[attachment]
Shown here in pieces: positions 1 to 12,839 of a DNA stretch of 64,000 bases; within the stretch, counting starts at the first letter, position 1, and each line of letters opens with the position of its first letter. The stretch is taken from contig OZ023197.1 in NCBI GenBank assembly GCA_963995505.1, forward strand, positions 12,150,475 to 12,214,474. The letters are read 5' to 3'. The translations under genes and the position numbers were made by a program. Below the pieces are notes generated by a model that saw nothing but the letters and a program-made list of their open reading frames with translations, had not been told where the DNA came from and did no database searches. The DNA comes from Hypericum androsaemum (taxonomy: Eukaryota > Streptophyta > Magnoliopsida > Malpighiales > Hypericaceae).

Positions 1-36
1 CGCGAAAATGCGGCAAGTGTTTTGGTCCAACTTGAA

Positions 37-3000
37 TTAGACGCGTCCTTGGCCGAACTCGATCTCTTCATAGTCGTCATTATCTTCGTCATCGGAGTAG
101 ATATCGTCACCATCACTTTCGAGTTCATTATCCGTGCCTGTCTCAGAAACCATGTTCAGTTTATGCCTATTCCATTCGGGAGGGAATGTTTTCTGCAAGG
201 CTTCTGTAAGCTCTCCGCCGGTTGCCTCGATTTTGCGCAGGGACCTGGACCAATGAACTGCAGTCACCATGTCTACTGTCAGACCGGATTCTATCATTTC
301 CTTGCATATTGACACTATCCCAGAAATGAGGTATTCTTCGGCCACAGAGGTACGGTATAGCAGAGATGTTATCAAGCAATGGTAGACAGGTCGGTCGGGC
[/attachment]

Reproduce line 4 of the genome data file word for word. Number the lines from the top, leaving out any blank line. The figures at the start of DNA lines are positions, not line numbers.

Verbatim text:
Positions 37-3000